The first six weeks after becoming unemployed are the most difficult. This is the maximum amount of time that it will take for your first check to arrive. If you have an emergency fund, this is the time to use it. Have you ever been unemployed ? If so, we would love to hear first-hand advice on how you managed your money.

(photo credit: aflcio)

  • Jaynee

    I was unemployed for most of 2009. Despite a really bad job market in my area, I attempted to send out 7-10 resumes a week. Sometimes I was able to, sometimes not. I also took time to build a freelance business working from home to help my unemployment benefits last longer just in case it took a long time to find a job (it did – almost 11 months).

    We cut out a LOT of non-essentials from our budget. And even after finding a new job we kept them cut off. Partly because I got a job earning a lower salary, but partly because after almost a year without them we realized we didn’t miss them too much!

    Debt-wise we did a few things to curb expenses. We paid off our van with a lump-sum payment. We refinanced our mortgage to shave a couple hundred bucks from the required payment. We attempted to put any extra money we had towards paying down our debt and building savings all at the same time.

    We stopped all credit card use. I had already begun the process of being debit or cash only in December 2007. But once I got laid off I really stuck to it, and my husband also started using his credit cards less. This enable us to pay down debt while I was unemployed even though less money was coming into the household.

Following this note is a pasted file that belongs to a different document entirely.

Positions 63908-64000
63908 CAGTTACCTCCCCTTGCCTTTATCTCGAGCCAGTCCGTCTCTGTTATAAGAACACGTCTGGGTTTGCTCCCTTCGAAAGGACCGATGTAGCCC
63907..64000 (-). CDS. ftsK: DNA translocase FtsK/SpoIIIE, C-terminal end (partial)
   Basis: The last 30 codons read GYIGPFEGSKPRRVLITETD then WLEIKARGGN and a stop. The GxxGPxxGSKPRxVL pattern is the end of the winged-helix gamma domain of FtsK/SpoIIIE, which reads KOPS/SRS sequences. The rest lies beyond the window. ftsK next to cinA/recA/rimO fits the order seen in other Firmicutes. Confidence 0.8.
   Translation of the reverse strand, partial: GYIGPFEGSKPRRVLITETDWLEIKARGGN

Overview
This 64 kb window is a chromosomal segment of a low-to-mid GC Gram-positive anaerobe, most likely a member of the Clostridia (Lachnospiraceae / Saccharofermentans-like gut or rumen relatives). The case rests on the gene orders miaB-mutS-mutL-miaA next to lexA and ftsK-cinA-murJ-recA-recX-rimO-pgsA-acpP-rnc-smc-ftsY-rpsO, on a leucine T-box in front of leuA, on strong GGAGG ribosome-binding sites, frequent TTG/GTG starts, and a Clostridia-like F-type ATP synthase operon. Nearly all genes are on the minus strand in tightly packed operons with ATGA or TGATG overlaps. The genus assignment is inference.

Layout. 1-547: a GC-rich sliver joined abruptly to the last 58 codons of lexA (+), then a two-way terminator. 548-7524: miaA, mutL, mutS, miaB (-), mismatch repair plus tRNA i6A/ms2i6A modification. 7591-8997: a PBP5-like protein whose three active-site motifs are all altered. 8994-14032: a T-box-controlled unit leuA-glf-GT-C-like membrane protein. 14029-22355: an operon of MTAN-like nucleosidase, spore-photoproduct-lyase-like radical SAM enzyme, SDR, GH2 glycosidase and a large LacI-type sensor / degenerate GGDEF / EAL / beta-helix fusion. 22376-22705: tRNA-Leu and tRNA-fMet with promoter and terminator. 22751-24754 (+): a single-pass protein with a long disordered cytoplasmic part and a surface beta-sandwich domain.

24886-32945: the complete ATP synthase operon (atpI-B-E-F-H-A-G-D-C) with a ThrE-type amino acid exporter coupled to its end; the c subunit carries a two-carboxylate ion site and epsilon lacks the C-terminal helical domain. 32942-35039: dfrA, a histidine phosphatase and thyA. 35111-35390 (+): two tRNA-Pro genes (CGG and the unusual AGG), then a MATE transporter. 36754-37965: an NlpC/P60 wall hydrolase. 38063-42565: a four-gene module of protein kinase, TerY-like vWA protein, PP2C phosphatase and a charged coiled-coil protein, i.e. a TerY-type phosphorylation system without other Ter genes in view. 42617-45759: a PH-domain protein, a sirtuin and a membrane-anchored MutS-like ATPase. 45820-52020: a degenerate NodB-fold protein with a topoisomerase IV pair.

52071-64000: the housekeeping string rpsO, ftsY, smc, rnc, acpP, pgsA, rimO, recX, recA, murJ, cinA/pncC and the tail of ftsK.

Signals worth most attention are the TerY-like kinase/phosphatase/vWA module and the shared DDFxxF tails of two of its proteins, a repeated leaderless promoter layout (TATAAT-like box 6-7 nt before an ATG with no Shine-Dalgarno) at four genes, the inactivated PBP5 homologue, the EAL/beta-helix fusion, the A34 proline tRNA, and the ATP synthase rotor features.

Once I went back to work, even though it was for 30% less money than I had been earning, we still came out ahead because of all the changes we made while I was unemployed.

  • Web Host

    I do agree with you, Its a big question “What happend at your last job?” but the question “What you are doing after you last job?”. It is better to be in touch with your work, as the second question is much worse than the first and really hard to answer as the answer is not “Job Hunting” for years.

    Creating a job is better than anything, we can work at our home business as well, but if you are working in IT but your family have an hotel you much not say that, you can carry on your studies and do some R&D and write at some blog or start your own blog.
    Starting a company and after some time applying for a new job can trick you as well, they may ask “If you started your own company, why you are here for a job?” or some other questions. If you start a company you must get it to success then no need to apply for a job again, “Thats better”.